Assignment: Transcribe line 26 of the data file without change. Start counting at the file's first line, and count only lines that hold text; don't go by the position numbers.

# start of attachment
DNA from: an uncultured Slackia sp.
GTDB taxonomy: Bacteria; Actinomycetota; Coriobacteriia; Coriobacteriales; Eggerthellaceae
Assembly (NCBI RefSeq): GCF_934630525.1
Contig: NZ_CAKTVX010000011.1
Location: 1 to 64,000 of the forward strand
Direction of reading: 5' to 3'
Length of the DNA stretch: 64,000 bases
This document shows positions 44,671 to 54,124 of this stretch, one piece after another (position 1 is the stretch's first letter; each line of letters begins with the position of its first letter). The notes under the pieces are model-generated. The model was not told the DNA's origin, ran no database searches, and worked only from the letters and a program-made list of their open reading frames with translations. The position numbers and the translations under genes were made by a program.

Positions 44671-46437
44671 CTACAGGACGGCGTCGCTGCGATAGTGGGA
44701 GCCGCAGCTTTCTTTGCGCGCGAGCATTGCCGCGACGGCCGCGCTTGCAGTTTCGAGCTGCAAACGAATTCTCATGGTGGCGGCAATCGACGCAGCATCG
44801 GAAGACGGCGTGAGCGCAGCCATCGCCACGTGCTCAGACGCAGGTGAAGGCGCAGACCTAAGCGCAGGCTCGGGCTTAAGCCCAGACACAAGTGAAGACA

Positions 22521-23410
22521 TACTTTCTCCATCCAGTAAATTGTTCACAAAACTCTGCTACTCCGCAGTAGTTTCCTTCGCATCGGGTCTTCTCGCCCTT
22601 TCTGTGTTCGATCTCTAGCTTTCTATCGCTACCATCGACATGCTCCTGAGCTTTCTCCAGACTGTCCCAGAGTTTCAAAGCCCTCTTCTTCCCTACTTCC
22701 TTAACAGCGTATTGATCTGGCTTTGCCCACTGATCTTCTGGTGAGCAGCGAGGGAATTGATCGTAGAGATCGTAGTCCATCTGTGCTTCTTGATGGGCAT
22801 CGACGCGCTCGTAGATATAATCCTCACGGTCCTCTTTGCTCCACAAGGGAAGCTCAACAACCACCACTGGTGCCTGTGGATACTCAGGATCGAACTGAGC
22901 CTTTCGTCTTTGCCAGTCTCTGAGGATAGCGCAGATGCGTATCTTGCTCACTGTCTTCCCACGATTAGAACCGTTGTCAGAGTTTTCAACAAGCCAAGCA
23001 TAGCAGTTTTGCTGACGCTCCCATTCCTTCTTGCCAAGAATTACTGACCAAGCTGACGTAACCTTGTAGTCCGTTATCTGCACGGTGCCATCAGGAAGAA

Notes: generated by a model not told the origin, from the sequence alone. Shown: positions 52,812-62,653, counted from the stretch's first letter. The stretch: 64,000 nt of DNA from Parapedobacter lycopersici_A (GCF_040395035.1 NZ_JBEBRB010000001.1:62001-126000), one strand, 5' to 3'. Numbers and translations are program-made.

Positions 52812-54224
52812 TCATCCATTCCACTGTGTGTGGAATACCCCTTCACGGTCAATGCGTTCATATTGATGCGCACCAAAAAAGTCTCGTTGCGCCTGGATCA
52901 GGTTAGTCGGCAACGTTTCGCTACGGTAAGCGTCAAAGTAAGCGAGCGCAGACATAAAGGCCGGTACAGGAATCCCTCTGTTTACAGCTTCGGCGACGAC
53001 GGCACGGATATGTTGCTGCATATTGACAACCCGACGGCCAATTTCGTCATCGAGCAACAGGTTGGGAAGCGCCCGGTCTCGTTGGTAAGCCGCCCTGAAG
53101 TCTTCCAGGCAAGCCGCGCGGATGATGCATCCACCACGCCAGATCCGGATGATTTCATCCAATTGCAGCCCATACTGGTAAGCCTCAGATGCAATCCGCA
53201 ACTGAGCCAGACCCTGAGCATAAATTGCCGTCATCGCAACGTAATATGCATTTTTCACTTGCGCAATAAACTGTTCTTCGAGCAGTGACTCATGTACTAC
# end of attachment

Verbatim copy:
53201 ACTGAGCCAGACCCTGAGCATAAATTGCCGTCATCGCAACGTAATATGCATTTTTCACTTGCGCAATAAACTGTTCTTCGAGCAGTGACTCATGTACTAC